Opinion Why San Francisco’s district attorney recall vote isn’t what it seems

(Video: Sachi Cunningham, Matt Faludi)
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Joshua Davis is a journalist, filmmaker and assistant professor of journalism at San Francisco State University.

SAN FRANCISCO — Voters here look poised to recall Chesa Boudin, the city’s progressive and controversial district attorney. San Franciscans, it appears, are in the mood for change.

If Boudin is recalled on Tuesday, some will be tempted to say his defeat spells the end of the criminal justice reform movement. To many, San Francisco is a symbol of liberalism, but the real story is more complicated. It would be a mistake to interpret the outcome of the recall as the end of reform. But it is a setback.

More than other reform-minded prosecutors, Boudin repeatedly doubled down on the policies that he championed to end mass incarceration and reduce racial disparities in his 2½ years in office. He’s part of a larger, national movement of prosecutors that seeks a more compassionate justice system through proven methods, such as diversion, instead of just punitive ones.

Boudin, 41, upended the city’s political establishment when he was elected as its top prosecutor in 2019. A public defender, Boudin never prosecuted a case. To some native San Franciscans, his Rhodes Scholarship and Yale law degree made him an outsider. But Boudin blended into the fabric of the city. He surfs near his home in Ocean Beach, which he explains in the video above can present challenges. And he has casually showed up to a campaign event in a swimsuit having just gone for a run.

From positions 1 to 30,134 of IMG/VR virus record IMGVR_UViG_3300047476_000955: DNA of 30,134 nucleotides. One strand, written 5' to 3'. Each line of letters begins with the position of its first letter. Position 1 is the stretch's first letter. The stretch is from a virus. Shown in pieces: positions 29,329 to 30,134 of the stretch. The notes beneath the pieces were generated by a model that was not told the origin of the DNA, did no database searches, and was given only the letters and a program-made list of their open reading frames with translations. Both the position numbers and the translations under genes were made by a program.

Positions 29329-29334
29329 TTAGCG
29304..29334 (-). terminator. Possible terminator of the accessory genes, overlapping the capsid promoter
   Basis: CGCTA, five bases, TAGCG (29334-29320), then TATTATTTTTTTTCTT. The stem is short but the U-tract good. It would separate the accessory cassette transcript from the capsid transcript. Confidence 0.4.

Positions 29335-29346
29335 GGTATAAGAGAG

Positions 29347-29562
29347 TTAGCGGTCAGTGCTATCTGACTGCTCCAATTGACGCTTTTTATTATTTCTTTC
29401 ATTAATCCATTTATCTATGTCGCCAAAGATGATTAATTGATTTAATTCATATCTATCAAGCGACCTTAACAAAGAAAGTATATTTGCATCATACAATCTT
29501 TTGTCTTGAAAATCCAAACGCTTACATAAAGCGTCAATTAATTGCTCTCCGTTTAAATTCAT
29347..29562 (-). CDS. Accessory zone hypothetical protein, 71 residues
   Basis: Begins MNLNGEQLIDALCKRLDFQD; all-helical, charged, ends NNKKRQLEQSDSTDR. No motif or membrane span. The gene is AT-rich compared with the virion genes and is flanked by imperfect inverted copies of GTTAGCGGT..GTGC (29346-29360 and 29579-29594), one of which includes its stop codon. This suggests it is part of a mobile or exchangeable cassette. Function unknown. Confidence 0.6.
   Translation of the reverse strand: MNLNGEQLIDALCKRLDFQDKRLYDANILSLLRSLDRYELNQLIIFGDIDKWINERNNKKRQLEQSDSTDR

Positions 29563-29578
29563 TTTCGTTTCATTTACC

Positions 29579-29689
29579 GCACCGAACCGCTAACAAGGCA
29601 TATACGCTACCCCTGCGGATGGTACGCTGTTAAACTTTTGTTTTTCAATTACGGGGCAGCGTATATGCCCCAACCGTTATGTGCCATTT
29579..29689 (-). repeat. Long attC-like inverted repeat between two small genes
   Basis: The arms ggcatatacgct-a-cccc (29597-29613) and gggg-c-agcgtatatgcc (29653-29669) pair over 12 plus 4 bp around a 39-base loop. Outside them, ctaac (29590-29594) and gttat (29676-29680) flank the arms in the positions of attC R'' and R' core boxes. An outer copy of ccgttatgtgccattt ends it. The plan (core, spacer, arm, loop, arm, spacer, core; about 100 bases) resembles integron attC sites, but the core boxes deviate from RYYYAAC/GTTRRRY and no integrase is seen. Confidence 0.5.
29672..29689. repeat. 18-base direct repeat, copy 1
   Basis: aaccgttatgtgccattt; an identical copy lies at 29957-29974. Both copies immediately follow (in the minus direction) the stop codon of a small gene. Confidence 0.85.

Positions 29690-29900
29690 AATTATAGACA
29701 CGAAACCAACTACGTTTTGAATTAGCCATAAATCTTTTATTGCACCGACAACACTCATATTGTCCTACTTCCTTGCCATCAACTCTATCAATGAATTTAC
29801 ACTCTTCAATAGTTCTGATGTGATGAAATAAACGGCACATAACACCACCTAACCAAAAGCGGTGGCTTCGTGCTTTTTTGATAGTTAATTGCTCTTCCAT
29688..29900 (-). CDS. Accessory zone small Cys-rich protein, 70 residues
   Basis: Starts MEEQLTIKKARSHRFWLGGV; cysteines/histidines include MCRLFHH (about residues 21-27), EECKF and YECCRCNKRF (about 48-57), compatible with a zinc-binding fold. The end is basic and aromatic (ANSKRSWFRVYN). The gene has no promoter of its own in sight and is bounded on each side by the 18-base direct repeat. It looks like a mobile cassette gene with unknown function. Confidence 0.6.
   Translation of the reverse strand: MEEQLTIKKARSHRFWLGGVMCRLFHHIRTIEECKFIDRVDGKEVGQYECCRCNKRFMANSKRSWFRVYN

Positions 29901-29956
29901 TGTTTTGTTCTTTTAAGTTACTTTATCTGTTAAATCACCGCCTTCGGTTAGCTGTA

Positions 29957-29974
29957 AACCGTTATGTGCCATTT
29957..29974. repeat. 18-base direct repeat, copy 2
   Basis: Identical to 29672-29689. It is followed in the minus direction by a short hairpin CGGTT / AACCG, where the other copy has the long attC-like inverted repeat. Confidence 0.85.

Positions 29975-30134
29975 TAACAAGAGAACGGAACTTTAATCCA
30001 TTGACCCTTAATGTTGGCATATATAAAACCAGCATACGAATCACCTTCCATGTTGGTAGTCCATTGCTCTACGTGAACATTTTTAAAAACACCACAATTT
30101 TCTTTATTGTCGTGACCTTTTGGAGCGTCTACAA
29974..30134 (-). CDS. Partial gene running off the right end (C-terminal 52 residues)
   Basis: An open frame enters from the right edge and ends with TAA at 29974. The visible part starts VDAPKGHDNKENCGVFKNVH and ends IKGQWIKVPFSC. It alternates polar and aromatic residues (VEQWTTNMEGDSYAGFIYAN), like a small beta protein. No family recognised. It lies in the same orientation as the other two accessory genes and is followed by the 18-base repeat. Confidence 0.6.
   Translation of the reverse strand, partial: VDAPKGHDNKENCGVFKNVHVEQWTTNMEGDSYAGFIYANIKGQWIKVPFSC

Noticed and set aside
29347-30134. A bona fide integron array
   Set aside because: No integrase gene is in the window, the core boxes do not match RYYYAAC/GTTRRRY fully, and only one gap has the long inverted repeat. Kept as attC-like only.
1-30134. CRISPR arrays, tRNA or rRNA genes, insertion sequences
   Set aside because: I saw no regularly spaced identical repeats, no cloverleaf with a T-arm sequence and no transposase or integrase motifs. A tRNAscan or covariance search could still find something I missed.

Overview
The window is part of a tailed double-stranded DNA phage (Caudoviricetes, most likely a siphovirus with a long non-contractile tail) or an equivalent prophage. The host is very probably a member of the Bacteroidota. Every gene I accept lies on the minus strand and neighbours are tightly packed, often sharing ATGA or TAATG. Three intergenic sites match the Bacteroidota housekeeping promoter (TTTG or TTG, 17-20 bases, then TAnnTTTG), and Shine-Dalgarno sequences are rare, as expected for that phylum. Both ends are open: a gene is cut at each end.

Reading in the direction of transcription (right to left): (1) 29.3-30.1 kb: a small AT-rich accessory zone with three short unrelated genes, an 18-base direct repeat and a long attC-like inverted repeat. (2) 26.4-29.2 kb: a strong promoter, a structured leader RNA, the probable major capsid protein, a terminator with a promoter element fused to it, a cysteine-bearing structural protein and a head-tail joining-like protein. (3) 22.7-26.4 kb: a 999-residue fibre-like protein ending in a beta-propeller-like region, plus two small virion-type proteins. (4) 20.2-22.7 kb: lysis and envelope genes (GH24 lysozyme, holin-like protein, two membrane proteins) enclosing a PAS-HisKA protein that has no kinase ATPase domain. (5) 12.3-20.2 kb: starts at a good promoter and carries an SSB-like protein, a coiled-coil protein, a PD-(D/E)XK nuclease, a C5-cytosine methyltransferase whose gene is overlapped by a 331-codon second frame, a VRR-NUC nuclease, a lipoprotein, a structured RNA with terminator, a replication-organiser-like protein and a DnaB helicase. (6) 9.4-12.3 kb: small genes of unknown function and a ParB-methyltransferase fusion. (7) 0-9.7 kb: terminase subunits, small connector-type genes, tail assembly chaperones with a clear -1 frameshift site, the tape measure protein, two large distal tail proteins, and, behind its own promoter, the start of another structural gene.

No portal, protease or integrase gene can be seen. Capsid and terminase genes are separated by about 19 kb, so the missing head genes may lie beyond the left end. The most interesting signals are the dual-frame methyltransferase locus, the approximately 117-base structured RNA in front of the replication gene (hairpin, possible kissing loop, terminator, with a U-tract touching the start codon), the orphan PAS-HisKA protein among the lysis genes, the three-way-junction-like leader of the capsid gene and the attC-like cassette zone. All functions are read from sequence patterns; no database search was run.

His celebrity made him an easy target. He is the son of Weather Underground activists Kathy Boudin and David Gilbert. When Boudin was 14 months old, his parents were arrested (and ultimately went to prison) in 1981 for their roles in a getaway car after an armed robbery outside New York City that resulted in the deaths of two police officers and one security guard.

His views on criminal justice reform were shaped by decades of prison visits. In this video, Brooke Jenkins, a former prosecutor who resigned in 2021 to become a figurehead of the recall campaign, explains why she takes issue with his background — reasons that Boudin rejects:

(Video: Pete Bell, Amaya Edwards)